Seared Black Cod, Saffron Couscous, Fennel and Carrot Confit, Tomato Coulis

On a recent visit to one of my favorite neighborhood restaurants, Luc, I tried their vegetarian couscous dish and fell in love with all the flavors.  The many components to the dish makes it a little labor intensive for a small family meal, but I had to try it out to see if I could recreate it.  A few variations are inevitable in my kitchen.  

On the plate:
Pan Seared Oregon Coast Fresh Wild Black Cod
Saffron Couscous
Candied Meyer Lemon
Fennel and Carrot Confit
Carrot Sauce
Roma Tomato Coulis

Saffron Couscous
1 1/2 cups chicken broth
2 tbsp unsalted butter
1/4 tsp saffron threads, crushed between your fingers
1 cup couscous
salt and pepper to taste
Combine broth, 1 tbsp butter, and saffron to boil in a large saucepan.  Stir to mix in butter.  Remove from heat and stir in the couscous.  Cover and let stand until all liquid is absorbed, about 10 minutes.  Fluff with a fork and stir in 1 tbsp of butter.  Salt and pepper to taste.  

Fennel and Carrot Confit
2 Medium Carrots
1 Small Fennel bulb
1 1/4 cups olive oil (I used the oil from making the tomato coulis below)
1/4 tsp paprika
1/2 tsp salt
Use a vegetable peeler and shave the carrots into very thin ribbons.  Cut the fennel in half and slice very thinly lengthwise.  
In a large sauce pan, heat the oil with the paprika and salt until oil is warm.  I had about 2/3 cup oil from making the tomato coulis and decided to reuse it here and added another 1/2 cup of new olive oil.  You don't want the oil to fry the carrots and fennel, just gently cook them.  Add the carrots and fennel and cook over low heat, stirring occasionally until they are tender, about 15 minutes.  Drain the oil and transfer vegetables into a dish to cool.  You can keep the oil for salad dressing or other use.

Carrot Sauce
2 small or 1 large carrot, very thinly sliced
1 cup carrot juice
2 tbsp butter
pinch of paprika
salt and pepper to taste
Cook the carrot slices with a little chicken broth until very tender.  Combine the carrot, carrot juice, and paprika in a blender and puree.  Pour into a medium sauce pan and bring to a light boil for about 7 minutes to reduce a bit.  Add the butter, a bit at a time, stirring constantly.  Salt and pepper to taste.

Tomato Coulis
Thinking about how to make this, I decided the intense flavors of the Pomodori al Forno I have previously referenced would be the way to go.  I adjusted the recipe slightly as follows:
2 lbs Roma tomatoes, sliced in half lengthwise and seeded
3/4 cup olive oil
2 tsp sugar (depending on tomato quality and time of year, I use more sugar at the low season)
1/2 tsp salt
1 tsp dried oregano
1 garlic clove minced
2 tsp minced fresh flat Italian parsley
In a glass or porcelain baking dish, drizzle half the oil, place tomatoes cut side up, and then drizzle remaining oil on top.  Sprinkle evenly the sugar, salt and oregano.  Bake for 1 hour in a 275f oven.  Flip the tomatoes and bake for another hour.  Flip again and bake for another 45 minutes.  Then again for 30 minutes and one last flip to face side up for another 30 minutes.  About 5 minutes before the final baking, sprinkle on the minced garlic and return to the oven.  Once finished, remove the tomatoes from the oil and layer in a dish with the parsley and let cool.  Once cooled, puree in a food processor.  Strain and keep the oil to use for a salad dressing or as I am doing, for the carrot and fennel confit.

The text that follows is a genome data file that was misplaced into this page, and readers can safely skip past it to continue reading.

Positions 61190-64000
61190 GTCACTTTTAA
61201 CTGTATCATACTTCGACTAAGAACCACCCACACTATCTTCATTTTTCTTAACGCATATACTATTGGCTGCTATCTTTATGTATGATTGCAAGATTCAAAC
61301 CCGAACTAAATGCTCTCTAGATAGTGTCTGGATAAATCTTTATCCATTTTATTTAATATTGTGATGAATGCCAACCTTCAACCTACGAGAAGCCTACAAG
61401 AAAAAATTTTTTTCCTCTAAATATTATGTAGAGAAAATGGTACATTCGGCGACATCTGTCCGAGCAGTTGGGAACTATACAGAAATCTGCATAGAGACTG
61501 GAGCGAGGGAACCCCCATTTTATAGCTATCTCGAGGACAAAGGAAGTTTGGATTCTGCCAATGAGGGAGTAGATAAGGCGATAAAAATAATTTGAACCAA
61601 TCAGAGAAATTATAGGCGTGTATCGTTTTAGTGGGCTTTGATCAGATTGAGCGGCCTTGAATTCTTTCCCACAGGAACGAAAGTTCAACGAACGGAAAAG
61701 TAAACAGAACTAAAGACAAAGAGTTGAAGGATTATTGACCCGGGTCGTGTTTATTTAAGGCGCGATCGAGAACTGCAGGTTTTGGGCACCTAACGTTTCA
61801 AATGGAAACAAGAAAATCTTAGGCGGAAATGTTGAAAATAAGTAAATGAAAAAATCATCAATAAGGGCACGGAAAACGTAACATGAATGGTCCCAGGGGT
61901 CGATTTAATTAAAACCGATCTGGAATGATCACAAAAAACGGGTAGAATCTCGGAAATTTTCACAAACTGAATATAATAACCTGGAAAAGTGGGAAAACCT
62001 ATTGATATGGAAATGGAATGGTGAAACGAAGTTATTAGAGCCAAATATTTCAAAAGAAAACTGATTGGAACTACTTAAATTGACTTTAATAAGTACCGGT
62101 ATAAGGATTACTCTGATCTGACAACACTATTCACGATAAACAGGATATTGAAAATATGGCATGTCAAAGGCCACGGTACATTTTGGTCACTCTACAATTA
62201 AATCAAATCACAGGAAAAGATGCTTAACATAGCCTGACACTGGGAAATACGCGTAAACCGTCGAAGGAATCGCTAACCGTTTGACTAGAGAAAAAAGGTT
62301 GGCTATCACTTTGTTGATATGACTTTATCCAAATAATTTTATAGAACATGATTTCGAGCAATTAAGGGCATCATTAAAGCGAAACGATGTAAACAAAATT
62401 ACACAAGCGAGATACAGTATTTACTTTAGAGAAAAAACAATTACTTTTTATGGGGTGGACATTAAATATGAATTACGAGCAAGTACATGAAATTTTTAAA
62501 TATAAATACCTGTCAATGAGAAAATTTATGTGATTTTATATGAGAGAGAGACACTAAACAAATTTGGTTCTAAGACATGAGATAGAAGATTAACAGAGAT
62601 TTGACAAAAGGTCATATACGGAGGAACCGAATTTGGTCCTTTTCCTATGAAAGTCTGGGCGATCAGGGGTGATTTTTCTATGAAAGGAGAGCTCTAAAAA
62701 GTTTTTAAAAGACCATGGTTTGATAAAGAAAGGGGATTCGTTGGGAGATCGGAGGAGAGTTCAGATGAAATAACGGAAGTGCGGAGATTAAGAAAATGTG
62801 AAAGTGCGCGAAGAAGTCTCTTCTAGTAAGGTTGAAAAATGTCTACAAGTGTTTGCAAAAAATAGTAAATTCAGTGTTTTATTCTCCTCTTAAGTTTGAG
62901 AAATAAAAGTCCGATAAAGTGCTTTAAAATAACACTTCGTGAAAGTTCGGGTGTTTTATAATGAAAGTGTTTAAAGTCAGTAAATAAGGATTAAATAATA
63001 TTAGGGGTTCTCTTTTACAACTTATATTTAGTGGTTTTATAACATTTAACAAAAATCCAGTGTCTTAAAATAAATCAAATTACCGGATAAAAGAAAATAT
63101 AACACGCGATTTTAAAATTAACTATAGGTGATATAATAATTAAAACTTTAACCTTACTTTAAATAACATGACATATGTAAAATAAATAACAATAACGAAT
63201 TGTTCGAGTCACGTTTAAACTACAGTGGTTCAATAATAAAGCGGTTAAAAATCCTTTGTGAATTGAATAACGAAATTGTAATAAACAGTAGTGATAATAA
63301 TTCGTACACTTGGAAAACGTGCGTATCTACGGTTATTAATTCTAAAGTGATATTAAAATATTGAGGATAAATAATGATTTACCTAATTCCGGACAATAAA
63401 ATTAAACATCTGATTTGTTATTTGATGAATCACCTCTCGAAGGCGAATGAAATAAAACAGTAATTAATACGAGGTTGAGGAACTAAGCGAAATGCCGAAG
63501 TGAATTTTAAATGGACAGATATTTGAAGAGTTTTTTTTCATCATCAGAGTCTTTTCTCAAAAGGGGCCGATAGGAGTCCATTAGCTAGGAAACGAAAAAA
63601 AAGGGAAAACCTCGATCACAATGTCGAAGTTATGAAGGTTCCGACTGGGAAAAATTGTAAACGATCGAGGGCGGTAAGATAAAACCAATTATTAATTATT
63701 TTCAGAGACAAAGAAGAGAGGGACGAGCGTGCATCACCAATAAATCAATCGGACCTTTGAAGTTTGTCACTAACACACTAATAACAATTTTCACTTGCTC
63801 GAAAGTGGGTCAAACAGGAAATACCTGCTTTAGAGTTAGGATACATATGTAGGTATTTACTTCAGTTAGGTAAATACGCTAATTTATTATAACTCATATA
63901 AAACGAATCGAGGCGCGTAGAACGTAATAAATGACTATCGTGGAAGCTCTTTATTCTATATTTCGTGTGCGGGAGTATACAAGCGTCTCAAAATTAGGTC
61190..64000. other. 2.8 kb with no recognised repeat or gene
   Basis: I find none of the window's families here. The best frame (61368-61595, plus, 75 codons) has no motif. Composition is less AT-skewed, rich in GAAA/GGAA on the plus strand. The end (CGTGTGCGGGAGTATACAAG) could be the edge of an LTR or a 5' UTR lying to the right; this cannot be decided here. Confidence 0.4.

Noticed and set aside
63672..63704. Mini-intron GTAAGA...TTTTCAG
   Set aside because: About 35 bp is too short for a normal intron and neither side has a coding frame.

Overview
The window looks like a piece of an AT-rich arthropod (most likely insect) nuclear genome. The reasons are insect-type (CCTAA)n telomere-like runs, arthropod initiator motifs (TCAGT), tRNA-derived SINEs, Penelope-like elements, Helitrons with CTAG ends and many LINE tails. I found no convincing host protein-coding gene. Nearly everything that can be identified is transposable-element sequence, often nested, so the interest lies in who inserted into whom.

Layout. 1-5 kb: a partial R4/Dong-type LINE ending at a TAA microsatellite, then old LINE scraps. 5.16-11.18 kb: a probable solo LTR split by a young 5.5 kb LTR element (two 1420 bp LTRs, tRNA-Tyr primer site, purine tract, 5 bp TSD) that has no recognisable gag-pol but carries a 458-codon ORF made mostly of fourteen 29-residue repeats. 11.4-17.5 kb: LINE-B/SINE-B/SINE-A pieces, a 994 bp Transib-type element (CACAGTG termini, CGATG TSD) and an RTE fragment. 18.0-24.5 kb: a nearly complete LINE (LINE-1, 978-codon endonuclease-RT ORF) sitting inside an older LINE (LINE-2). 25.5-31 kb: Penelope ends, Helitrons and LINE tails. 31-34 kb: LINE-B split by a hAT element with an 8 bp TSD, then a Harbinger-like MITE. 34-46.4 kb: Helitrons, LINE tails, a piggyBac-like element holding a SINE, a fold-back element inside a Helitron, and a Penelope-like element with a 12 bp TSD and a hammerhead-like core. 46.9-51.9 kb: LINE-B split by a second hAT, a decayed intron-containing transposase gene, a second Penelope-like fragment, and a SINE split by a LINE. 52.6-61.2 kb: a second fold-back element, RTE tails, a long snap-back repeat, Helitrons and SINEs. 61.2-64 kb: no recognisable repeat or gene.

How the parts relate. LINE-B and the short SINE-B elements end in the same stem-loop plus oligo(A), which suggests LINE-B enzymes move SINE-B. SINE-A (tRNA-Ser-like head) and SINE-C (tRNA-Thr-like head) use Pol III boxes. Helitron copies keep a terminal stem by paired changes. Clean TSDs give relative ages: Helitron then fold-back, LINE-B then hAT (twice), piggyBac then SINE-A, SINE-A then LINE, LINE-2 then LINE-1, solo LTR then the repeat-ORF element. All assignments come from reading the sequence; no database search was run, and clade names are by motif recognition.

Candied Meyer Lemon
1 Meyer lemon
1 cup sugar
Slice lemon very thinly, removing any seeds and ends of lemon.  Bring a small pot of water to boil.  Drop lemons in and stir for a minute.  Drain and plunge lemons into a ice bath.  Drain.  This will help to take away the bitterness in the rind of the lemon. Combine sugar and 1 cup of water in a wide shallow pan and bring to a boil.  Add lemon slices and turn heat down low to simmer for about an hour.   Remove and drain on parchment paper until ready to use.  I made mine earlier in the day and once cooled, I covered with saran wrap.  I saved the syrup for another use. 

Seared Black Cod
1 lb fresh black cod
1 tbsp grape seed oil
Cut cod into 4 pieces.  Rinse and dry the cod on paper towels.  Salt and pepper.  Heat  a heavy cast iron skillet over high heat.  Once pan is hot, drizzle in the grape seed oil.  The grape seed oil is great for this use as it does not impart much flavor and has a high smoke point.  Sear the fish, flesh side down first, pressing on it gently to make sure the entire surface touches the pan evenly.  Sear the fish for 1-2 minutes then flip over to skin side and continue to cook until fish is about medium.  Don't overcook, it would be a sin.  I prefer to err on the rare side as the fish will continue to cook a little as it sits.

The couscous and the accompaniments were as I remembered.  But the black cod was the star.  It was so silky and fresh and as I said to Stella... I brought my A game to the fish. It was an A+.


  1. That is art. I want to paint it!! Beautiful. Looks amazing.


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